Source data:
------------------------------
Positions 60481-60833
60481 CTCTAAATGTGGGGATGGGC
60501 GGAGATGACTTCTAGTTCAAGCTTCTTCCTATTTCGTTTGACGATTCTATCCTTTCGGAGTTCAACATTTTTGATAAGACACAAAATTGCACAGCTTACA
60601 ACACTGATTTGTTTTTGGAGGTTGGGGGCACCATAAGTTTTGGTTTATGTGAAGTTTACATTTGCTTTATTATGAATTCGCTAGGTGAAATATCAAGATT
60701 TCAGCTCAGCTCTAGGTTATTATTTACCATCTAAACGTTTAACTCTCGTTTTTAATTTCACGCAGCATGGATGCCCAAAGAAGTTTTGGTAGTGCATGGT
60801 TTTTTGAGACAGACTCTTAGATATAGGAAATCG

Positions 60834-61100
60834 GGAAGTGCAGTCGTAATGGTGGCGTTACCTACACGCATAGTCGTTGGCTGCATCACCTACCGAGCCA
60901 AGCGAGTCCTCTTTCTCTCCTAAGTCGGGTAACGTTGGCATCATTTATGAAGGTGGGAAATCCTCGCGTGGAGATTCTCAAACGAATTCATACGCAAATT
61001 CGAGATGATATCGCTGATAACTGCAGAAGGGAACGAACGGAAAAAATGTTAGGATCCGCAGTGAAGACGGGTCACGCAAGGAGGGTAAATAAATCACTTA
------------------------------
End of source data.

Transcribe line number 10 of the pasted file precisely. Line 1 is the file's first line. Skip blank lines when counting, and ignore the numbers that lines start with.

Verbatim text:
61001 CGAGATGATATCGCTGATAACTGCAGAAGGGAACGAACGGAAAAAATGTTAGGATCCGCAGTGAAGACGGGTCACGCAAGGAGGGTAAATAAATCACTTA